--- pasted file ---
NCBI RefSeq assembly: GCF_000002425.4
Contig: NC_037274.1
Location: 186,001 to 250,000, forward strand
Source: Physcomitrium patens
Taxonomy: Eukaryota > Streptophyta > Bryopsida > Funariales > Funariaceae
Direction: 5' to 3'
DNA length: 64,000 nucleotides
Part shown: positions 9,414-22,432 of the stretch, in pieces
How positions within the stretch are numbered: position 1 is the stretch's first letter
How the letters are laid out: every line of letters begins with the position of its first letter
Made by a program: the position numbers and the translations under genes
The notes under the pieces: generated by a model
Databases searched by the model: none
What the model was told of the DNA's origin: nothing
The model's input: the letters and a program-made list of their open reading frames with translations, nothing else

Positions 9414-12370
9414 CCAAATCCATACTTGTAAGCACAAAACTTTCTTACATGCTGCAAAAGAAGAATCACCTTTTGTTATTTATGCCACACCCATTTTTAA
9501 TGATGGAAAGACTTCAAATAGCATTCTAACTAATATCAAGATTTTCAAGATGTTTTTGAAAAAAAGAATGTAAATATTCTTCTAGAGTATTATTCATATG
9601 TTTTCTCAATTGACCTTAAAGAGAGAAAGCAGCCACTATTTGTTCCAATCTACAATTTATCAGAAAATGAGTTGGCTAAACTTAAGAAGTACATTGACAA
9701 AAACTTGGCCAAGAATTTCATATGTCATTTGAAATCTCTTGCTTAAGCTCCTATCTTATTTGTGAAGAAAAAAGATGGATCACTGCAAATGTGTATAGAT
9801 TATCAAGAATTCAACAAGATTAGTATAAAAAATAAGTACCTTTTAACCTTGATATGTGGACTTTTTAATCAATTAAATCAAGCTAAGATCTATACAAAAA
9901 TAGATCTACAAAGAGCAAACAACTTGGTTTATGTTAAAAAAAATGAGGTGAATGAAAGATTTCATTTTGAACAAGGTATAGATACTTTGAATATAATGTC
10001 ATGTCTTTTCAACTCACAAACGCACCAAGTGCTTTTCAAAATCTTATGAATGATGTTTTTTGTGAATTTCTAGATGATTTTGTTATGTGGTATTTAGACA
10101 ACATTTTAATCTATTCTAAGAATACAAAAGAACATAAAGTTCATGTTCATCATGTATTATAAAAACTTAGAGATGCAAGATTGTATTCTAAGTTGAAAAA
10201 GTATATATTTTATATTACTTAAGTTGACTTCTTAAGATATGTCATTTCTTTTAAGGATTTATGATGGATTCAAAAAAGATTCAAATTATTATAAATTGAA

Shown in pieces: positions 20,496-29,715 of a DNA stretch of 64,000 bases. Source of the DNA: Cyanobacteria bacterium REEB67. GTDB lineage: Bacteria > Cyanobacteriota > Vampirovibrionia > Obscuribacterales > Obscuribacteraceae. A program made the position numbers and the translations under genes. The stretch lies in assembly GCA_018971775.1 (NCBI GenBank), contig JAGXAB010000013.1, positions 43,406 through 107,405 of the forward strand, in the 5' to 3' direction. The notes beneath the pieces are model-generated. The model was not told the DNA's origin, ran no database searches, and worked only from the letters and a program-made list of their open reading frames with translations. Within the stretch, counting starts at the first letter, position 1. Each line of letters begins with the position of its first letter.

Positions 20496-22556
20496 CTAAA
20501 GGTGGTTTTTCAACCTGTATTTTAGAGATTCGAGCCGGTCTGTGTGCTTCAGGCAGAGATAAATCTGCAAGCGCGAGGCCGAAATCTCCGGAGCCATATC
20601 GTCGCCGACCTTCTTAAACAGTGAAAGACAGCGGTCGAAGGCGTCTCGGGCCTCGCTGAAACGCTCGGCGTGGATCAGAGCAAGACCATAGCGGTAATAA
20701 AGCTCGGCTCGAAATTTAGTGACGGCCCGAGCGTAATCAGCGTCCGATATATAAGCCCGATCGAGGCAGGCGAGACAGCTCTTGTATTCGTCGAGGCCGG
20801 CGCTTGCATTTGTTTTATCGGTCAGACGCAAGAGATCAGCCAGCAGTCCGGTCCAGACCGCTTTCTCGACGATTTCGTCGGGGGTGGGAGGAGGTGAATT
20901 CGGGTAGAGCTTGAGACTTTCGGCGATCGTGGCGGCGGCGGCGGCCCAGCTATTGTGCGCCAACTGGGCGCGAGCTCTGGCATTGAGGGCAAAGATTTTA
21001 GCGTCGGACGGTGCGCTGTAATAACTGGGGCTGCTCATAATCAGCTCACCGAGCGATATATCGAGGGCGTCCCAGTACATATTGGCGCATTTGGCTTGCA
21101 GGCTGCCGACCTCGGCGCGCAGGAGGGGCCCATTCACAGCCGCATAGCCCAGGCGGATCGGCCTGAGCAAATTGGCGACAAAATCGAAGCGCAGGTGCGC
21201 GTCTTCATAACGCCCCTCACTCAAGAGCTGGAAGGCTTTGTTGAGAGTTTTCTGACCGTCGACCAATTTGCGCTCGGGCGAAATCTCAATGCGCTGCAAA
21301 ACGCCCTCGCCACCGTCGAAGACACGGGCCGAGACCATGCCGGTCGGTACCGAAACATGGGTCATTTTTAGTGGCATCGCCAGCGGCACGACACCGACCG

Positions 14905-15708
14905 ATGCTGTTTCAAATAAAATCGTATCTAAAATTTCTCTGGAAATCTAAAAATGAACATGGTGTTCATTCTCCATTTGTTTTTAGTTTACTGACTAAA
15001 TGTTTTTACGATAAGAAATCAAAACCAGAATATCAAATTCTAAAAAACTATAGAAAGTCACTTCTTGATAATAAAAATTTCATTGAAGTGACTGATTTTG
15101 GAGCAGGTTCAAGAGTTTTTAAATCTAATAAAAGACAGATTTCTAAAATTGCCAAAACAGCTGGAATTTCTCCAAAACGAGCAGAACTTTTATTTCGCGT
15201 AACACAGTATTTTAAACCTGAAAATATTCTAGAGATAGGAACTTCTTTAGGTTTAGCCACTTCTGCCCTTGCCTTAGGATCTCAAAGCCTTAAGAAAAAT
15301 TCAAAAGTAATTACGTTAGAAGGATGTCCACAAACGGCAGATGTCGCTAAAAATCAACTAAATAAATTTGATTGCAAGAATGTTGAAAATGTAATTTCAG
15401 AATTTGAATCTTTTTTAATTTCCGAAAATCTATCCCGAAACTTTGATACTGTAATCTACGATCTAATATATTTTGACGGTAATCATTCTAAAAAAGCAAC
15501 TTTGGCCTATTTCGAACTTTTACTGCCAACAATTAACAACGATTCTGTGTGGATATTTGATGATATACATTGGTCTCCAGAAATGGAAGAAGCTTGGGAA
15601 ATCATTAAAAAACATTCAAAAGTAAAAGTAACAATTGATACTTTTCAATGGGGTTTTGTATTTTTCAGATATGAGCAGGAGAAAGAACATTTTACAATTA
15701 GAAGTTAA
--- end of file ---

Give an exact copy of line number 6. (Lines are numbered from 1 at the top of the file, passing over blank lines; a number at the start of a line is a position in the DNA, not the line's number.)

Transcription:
Direction: 5' to 3'